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Jane's Fighting Ships is a reference book, considered by most to be the authoritative directory to the warships of the world's oceans. In 1889, a young man named Frederick T. Jane, who was Navy-mad, was commissioned to attend a fleet review for Kaiser Wilhelm II, at Spitshead. During the review, he sketched over 100 ships in detail, as well as earning food money by painting murals for the mess areas of the ships he was berthing in. Realizing that this information could be useful, he set out to commercialize his efforts - and in 1898, the first edition of Jane's Fighting Ships was published.

Since then, it has been updated regularly as new construction and new technology brings new combatants onto the Naval scene. It is consulted daily by intelligence experts, military personnel, analysts, enthusiasts, modelbuilders, engineers and more. His company has expanded to become Jane's Information Group, and in addition to providing JFS provides all manner of guides to military technology. Jane himself started Jane's All the World's Airships, covering airplanes and lighter-than-air vehicles, in 1909 - only five years after the Wright Brothers' flight. That, too, has gone on to become a standard reference work.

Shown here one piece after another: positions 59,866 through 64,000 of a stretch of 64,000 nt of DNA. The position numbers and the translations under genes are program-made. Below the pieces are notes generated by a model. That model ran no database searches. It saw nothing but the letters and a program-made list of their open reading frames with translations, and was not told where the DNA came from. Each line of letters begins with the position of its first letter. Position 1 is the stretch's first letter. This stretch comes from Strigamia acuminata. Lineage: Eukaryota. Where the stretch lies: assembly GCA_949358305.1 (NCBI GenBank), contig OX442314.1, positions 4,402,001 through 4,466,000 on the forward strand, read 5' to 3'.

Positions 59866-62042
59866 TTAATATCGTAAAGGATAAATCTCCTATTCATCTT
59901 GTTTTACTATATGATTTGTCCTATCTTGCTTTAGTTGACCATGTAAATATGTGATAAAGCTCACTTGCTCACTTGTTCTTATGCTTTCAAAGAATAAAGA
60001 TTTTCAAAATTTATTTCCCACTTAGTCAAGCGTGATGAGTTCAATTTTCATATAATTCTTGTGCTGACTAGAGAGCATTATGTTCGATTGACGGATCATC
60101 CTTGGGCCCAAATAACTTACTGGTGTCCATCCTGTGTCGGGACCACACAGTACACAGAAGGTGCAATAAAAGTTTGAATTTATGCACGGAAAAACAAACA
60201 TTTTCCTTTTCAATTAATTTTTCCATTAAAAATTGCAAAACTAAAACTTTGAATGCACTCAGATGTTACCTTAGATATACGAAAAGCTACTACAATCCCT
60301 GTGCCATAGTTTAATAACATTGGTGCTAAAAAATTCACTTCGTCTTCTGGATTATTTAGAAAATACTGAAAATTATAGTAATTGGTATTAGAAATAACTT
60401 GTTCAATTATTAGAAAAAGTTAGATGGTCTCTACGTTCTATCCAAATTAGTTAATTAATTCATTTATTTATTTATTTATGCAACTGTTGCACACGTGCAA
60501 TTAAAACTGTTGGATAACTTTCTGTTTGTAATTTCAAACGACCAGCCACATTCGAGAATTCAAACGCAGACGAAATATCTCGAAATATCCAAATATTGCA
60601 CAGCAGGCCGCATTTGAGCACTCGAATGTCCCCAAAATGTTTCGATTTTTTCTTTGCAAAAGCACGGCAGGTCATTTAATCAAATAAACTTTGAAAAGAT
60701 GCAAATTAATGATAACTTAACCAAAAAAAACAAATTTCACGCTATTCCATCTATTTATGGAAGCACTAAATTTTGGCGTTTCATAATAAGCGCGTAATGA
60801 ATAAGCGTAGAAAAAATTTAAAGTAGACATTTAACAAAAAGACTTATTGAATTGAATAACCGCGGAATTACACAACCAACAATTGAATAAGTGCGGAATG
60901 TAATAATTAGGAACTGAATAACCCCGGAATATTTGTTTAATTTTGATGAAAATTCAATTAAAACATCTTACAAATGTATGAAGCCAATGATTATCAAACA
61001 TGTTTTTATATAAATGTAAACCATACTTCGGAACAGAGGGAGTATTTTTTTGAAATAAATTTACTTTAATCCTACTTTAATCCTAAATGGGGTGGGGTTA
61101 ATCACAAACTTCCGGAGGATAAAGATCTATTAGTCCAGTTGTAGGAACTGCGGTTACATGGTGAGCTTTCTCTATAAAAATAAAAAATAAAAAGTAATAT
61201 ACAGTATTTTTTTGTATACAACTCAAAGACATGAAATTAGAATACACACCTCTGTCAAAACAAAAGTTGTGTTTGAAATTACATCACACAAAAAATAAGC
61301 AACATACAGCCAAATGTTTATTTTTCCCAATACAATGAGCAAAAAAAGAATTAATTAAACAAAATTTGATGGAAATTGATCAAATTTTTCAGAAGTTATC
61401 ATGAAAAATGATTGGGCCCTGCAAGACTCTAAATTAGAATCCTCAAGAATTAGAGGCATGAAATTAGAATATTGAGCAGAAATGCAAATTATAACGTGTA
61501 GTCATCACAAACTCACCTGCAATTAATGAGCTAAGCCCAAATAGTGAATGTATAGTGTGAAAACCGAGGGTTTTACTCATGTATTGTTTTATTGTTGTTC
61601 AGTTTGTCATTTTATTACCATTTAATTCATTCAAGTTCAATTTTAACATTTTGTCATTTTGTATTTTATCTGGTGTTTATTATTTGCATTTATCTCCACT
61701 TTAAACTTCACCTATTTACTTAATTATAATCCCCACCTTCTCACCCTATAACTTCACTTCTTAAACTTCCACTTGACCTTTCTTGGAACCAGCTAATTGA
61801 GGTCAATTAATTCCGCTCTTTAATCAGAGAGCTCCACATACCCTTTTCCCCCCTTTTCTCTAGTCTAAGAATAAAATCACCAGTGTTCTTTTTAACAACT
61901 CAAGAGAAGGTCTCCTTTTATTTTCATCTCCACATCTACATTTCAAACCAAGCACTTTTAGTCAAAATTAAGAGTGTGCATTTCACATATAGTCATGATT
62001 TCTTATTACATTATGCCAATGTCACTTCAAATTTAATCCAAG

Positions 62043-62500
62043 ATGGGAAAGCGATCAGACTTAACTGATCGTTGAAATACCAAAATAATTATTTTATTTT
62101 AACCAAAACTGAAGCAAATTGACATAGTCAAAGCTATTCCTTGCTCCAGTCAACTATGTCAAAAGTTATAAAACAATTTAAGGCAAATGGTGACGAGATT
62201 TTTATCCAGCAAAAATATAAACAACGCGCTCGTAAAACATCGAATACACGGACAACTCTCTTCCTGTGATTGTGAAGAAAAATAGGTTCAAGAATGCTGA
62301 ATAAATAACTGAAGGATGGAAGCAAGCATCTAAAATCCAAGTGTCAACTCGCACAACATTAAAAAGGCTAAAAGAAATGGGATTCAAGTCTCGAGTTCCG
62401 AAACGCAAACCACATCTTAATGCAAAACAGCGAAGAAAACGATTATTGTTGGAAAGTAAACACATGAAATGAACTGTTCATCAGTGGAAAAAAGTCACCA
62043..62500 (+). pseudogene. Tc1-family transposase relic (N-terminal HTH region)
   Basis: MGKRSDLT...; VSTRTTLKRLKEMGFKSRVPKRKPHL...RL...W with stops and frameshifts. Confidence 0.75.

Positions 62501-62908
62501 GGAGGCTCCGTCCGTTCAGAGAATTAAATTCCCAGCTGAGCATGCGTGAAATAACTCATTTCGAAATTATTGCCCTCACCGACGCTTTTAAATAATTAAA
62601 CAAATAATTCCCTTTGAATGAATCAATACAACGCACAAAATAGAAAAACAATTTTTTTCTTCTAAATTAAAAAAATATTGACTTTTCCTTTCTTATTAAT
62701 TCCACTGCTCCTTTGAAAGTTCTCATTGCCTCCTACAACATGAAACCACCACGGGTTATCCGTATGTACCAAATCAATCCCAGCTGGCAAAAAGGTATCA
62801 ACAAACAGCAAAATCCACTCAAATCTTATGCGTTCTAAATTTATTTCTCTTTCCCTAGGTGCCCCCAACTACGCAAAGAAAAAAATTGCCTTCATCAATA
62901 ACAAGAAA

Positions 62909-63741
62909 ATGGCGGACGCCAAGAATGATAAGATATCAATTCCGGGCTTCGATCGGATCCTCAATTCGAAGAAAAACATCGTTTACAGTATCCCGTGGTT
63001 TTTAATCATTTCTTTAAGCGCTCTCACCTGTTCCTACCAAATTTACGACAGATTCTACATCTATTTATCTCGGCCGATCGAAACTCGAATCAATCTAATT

JIG publishes guides not only to vehicle and technology types, but guides to fleets: Jane's Combat Fleets is a yearly publication which details the complete fleet roster of the world's active navies.

JFS was useful in its early years because in the days before ubiquitous radio communication, radar and global information networks, a warship on the high seas often got its first glimpse of other vessels with the naked eye - and it was up to the officer of the watch to determine if that vessel was friendly or not as soon as possible working from little more than its silhouette. Jane's, organized by ship types and containing detailed information on ship capabilities as well as providing recognition aids like the number and placement of masts, number of gun turrets, etc. was an invaluable aid.

JFS, and the other JIG publications, are now of course available in electronic form via media or web subscription. They continue the tradition of being severely expensive, reflecting the fact that most of their buyers and readers aren't spending their own money.

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